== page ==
Military plans threaten two unique species

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If the Coast Guard and Navy have their way, the Narcondam Hornbill and Nicobar Megapode will become history. Cara Tejpal reports

Facing extinction Narcondam Hornbill (above) and Nicobar Megapode
Photos: Niranjan Sant, Pankaj Sheksaria/Sanctuary Photo Library

SPRINKLED ACROSS the Bay of Bengal, the paradisiacal Andaman and Nicobar islands are home to not only some of India’s oldest tribes but also an incredible spectrum of wildlife. The islands are, for the most part, undisturbed and have managed to maintain a delicate ecological balance, away from the mayhem of mainland India. Yet, two projects proposed by the Indian Coast Guard and Navy jeopardise the existence of the endangered and endemic Narcondam Hornbill and Nicobar Megapode — unique species that are already on the brink of extinction.

Covering an area of just about 17 sq km, Tillanchong Island is a diminutive part of the Nicobar group. Tillanchong is vital to the culture of the Nicobarese people and is under the customary ownership of three large, joint families from central Nicobar. For a few months each year, the Nicobarese visit Tillanchong and live on the island, following an ancient system of customs and taboos. The tribals prohibit the exploitation of any species other than wild pig, turtles and fish and thus maintain a healthy population of practically all the animal species found in the archipelago. Of these, it is the Nicobar Megapode that is of special mention. Found only in India and restricted to just 14 islands of the Nicobar group, this bird suffered a colossal population crash following the 2004 tsunami.

Unfortunately, the navy has proposed Tillanchong as a site to test dummy missiles from submarines. The proposal was put forth on the 23rd meeting of the Standing Committee of the National Board for Wildlife. The DFO of the Nicobar Division mentioned in his site inspection report a diversion of about 4 sq km. Though the actual testing period will be limited to only 7-10 days a year, the use of armament and impact of the resulting debris has not been accounted for.

Additionally, the trial firing parameters for safety demand that the entire island be isolated of all activity if it is to be used as a test site. What then will become of the ancient customs and rituals of the natives?

On another island, another project threatens another species. The Narcondam Island, barely 7 sq km in area, is home to the only known population of the Narcondam Hornbill. A striking but comparatively small sub-species, the males of this bird have rufous plumage on their heads, necks and upper breast, while the females are all black. It is estimated that there are no more than 90 breeding pairs in the world, and all of them are found in Narcondam.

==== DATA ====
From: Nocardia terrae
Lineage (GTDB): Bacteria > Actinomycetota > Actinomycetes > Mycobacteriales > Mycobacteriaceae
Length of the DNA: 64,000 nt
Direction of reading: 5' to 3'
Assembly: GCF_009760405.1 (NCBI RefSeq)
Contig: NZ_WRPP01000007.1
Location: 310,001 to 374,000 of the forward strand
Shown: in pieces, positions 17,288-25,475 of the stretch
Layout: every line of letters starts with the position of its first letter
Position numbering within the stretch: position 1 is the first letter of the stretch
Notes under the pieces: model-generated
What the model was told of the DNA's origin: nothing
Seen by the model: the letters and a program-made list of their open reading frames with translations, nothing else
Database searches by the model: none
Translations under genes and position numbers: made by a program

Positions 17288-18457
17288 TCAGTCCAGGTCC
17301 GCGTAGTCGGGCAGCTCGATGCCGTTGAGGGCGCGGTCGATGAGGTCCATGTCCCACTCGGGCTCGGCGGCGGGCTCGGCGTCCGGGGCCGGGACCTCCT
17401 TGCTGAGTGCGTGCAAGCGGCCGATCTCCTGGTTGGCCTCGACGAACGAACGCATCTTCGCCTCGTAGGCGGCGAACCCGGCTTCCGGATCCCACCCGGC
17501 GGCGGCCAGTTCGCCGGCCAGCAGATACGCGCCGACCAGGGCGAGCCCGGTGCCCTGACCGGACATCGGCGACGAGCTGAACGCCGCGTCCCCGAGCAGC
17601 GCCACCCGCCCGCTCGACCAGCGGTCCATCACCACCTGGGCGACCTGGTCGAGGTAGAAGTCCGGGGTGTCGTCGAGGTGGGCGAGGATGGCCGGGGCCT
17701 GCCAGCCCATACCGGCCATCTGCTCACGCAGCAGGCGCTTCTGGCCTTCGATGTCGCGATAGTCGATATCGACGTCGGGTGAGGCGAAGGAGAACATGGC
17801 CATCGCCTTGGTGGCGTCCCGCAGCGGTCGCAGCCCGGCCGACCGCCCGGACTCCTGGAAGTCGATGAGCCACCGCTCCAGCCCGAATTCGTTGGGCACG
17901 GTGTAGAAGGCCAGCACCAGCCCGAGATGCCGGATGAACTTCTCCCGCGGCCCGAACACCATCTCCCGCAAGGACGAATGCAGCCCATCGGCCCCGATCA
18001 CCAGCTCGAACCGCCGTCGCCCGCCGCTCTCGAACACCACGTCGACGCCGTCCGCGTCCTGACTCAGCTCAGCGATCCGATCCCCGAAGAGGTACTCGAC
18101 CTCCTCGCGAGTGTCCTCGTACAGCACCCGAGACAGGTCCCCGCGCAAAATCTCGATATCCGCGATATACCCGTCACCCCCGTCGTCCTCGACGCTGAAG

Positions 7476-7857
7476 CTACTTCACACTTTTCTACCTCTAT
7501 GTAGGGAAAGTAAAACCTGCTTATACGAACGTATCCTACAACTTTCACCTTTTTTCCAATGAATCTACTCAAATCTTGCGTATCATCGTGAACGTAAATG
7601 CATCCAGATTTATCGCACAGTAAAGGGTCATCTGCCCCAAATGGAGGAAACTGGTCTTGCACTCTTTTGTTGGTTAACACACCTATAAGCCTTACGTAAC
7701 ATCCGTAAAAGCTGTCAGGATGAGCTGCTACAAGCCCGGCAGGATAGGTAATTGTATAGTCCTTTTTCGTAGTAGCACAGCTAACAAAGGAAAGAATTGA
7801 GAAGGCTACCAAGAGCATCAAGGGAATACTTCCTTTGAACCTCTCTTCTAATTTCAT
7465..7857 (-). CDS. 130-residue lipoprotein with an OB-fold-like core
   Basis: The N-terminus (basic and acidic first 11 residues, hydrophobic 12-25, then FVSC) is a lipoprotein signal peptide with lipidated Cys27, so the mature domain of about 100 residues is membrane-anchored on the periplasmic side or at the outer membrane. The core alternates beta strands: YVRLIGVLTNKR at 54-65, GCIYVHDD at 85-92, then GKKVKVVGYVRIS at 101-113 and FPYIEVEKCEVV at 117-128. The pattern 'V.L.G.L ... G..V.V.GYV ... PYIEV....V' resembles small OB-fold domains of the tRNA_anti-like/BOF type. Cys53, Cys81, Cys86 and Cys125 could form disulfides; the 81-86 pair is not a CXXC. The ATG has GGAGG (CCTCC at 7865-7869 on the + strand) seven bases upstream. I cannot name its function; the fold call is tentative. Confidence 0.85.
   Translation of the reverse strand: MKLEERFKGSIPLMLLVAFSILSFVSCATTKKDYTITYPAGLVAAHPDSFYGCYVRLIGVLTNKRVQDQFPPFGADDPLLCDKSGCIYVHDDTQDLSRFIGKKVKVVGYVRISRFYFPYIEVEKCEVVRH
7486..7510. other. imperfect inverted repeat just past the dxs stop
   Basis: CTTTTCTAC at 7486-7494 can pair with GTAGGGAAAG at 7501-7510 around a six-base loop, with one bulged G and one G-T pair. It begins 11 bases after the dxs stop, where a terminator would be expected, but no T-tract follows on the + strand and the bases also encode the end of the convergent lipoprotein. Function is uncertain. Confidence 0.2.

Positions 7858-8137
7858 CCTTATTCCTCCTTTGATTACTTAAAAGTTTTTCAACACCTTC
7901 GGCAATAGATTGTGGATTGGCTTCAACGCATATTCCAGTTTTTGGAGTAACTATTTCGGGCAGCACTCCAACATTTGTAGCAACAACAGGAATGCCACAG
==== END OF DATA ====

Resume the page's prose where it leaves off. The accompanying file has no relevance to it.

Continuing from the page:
A proposal from the Coast Guard to build a radar installation and a diesel power generation station on the island has cast a shadow on the hornbill’s future. Till date, there has been no human presence on Narcondam, save for a small police checkpost. The proposal includes new construction, a 2-km long road that will require some amount of tree felling and, of course, an increased human presence. Beyond that, Narcondam also represents one of the few examples of isolated coral reefs in the Andamans, reefs that are likely to suffer damage from the proposed development.

Despite the clear implications of this development and a strongly worded report from Bombay Natural History Society Director Dr Asad Rahmani to reject the project, the proposal is currently pending with the Minister for Environment and Forests Jayanthi Natarajan. Independent members of the Standing Committee seem to be unanimous in their criticism of these projects. Minutes from a Standing Committee meeting held as far back as October 2011 record the opposition of several members, including Dr Madhusudan, Dr Rahmani and Prerna Bindra.

Meanwhile, Conservation India (CI) has initiated a focussed campaign to draw attention to the possible demise of an exquisite species. “This is the only population of these hornbills in the world,” says Ramki Sreenivasan of CI. “Such a small population and its tiny range make it vulnerable to natural disaster and disease, leave alone manmade threats. To build a radar puts the hornbills at risk. In addition, the coral reefs around the island are also very unique and will be disturbed.”

Backing the cause and advocating for the protection of the Narcondam Island, a number of senior scientists and researchers from the Nature Conservation Foundation have written an open letter to Natarajan voicing their concerns.

The Nicobar Megapode and Narcondam Hornbill are just two of the countless species struggling for survival in India. The positive part is that we have not run out of options yet. We still have time to decide whether we want a country of breathtaking biodiversity or one where submarines sweep the ocean floors to launch missiles into tranquil forests.

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